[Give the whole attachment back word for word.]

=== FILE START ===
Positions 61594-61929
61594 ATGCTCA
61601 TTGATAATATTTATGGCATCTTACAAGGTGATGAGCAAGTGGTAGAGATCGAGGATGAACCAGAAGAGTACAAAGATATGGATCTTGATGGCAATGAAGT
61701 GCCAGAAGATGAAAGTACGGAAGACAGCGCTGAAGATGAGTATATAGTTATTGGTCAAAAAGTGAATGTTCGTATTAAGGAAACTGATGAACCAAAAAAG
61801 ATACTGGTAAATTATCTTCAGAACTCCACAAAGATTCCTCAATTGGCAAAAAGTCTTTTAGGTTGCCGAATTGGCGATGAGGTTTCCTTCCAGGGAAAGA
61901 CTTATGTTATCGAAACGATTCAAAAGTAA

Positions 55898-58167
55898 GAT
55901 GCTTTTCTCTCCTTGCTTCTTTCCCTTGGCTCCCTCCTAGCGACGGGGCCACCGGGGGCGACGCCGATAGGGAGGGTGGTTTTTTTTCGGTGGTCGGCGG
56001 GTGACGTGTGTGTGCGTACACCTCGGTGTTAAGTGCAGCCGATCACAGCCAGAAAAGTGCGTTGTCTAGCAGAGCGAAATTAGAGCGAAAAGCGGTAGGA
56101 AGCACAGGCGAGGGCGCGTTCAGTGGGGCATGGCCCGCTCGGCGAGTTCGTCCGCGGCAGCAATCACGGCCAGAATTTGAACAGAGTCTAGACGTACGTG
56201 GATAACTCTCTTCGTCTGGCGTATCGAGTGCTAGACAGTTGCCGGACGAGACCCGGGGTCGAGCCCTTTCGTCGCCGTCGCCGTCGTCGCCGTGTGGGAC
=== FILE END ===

Positions 61594-61929
61594 ATGCTCA
61601 TTGATAATATTTATGGCATCTTACAAGGTGATGAGCAAGTGGTAGAGATCGAGGATGAACCAGAAGAGTACAAAGATATGGATCTTGATGGCAATGAAGT
61701 GCCAGAAGATGAAAGTACGGAAGACAGCGCTGAAGATGAGTATATAGTTATTGGTCAAAAAGTGAATGTTCGTATTAAGGAAACTGATGAACCAAAAAAG
61801 ATACTGGTAAATTATCTTCAGAACTCCACAAAGATTCCTCAATTGGCAAAAAGTCTTTTAGGTTGCCGAATTGGCGATGAGGTTTCCTTCCAGGGAAAGA
61901 CTTATGTTATCGAAACGATTCAAAAGTAA

Positions 55898-58167
55898 GAT
55901 GCTTTTCTCTCCTTGCTTCTTTCCCTTGGCTCCCTCCTAGCGACGGGGCCACCGGGGGCGACGCCGATAGGGAGGGTGGTTTTTTTTCGGTGGTCGGCGG
56001 GTGACGTGTGTGTGCGTACACCTCGGTGTTAAGTGCAGCCGATCACAGCCAGAAAAGTGCGTTGTCTAGCAGAGCGAAATTAGAGCGAAAAGCGGTAGGA
56101 AGCACAGGCGAGGGCGCGTTCAGTGGGGCATGGCCCGCTCGGCGAGTTCGTCCGCGGCAGCAATCACGGCCAGAATTTGAACAGAGTCTAGACGTACGTG
56201 GATAACTCTCTTCGTCTGGCGTATCGAGTGCTAGACAGTTGCCGGACGAGACCCGGGGTCGAGCCCTTTCGTCGCCGTCGCCGTCGTCGCCGTGTGGGAC